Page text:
After the scavenge phase is complete the "cleaning oldspace" phase is performed as a low-priority background process to purge the entries for the virtual pages on which "obsolete" pointers reside.

BRIEF DESCRIPTION OF THE DRAWING

The invention is illustrated in the accompanying drawing, wherein:

FIG. 1 is a representation of an area in a virtual address space with which the method and apparatus in accordance with the invention can be used, showing the manner in which generations are allocated within the area.

FIG. 2 is a representation of a virtual address space with which the method and apparatus in accordance with the invention can be used, illustrating the various pointer structures which can exist.

FIG. 3 is an illustration showing the structure of the "trouble pointers list" (TPL) and its relationship and operation in combination with main and disk memories, in accordance with the invention.

FIG. 4 shows a portion of an area of a virtual address space with which the method and apparatus in accordance with the invention can be used, including both the oldspace and newspace of a generation and the manner by which a block is copied from oldspace to newspace, in accordance with the invention.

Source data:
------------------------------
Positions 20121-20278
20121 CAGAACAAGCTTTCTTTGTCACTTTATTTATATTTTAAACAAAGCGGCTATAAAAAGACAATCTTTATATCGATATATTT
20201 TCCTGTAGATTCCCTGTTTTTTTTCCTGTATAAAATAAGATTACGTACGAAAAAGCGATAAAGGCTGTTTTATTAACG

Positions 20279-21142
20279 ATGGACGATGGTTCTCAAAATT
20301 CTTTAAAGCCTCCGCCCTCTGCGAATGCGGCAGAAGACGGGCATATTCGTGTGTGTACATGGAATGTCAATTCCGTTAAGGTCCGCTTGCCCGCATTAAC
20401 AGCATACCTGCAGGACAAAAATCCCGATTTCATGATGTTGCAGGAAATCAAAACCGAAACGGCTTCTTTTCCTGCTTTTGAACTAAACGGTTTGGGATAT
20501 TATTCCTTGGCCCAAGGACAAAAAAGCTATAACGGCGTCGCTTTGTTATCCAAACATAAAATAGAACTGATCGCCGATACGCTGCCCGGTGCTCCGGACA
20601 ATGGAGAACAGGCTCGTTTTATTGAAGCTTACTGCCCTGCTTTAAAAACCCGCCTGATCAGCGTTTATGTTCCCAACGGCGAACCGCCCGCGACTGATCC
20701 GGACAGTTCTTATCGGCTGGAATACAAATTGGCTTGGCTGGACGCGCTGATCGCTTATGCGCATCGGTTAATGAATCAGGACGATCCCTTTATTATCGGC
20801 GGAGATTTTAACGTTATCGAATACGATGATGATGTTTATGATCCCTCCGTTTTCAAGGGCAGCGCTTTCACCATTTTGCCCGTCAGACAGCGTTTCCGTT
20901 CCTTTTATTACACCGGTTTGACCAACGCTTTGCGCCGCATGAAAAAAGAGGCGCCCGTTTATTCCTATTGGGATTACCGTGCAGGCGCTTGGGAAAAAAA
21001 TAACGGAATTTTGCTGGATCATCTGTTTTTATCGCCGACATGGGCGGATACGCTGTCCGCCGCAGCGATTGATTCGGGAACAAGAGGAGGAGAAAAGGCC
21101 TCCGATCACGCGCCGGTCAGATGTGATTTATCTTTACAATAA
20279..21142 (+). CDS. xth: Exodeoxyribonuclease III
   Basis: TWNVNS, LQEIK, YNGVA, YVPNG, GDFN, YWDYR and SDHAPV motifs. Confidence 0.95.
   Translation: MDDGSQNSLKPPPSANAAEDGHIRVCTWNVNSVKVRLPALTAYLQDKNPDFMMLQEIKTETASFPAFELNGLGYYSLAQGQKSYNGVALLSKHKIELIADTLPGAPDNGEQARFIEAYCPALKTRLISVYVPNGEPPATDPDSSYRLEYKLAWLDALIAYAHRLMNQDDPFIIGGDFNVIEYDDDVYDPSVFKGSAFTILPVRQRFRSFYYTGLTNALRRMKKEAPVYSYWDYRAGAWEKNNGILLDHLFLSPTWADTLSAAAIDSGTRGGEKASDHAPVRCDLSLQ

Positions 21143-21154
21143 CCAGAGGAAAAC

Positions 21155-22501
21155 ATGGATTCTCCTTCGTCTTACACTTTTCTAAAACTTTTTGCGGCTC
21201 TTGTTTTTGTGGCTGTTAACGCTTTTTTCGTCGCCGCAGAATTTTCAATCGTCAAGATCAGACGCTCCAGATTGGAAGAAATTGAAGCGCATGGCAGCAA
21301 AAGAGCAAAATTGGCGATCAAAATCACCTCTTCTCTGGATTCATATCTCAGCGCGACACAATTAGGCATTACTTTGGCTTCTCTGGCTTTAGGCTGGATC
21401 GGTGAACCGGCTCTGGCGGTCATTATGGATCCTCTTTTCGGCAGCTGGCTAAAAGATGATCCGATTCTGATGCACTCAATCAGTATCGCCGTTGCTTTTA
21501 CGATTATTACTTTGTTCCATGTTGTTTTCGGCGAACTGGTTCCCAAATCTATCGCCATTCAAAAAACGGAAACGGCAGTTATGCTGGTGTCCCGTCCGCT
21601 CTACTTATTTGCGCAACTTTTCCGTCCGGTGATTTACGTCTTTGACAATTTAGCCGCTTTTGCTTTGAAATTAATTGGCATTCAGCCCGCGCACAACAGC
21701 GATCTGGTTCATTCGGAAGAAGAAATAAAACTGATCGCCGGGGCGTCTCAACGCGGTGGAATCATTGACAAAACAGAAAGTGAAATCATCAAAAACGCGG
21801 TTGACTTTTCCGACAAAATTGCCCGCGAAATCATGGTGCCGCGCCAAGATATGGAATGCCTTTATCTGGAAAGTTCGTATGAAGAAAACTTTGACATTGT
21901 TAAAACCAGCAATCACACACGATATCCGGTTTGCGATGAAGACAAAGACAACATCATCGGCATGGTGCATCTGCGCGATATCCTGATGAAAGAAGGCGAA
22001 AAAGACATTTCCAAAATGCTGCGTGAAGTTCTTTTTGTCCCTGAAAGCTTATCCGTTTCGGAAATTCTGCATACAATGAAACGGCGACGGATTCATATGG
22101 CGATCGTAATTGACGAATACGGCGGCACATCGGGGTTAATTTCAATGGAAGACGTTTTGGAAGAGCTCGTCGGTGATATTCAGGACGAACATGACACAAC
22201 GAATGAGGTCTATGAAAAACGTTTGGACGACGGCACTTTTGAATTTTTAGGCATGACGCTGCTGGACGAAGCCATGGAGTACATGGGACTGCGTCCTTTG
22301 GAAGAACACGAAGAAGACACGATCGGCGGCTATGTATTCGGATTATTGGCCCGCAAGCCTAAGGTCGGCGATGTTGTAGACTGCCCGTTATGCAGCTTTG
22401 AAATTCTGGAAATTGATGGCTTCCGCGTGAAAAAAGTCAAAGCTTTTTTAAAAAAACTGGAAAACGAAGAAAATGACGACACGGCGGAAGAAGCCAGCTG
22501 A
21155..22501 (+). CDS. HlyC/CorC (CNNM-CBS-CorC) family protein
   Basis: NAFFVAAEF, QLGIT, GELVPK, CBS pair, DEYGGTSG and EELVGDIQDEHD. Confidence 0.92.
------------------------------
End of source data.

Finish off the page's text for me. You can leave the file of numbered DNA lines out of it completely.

FIG. 5 shows a portion of the area of a virtual address space of FIG. 4 showing the manner by which the updating of the references which point to the oldspace block is enabled.

FIG. 6 shows a portion of the area of the virtual address space of FIG. 5, illustrating the manner by which the copied blocks in newspace are scavenged.

FIG. 7 shows a portion of the virtual memory space with which the method and apparatus in accordance with the invention can be used, illustrating the manner and enabling pointer structure by which a block is promoted.

In the various figures of the drawing, like reference numerals are used to denote like or similar parts.

DETAILED DESCRIPTION OF THE PREFERRED EMBODIMENT(S)

A system with which the invention may be used is a typical LISP system. Thus, as is known in the art, a pointer to an object originates either from a memory cell or from a register of the CPU.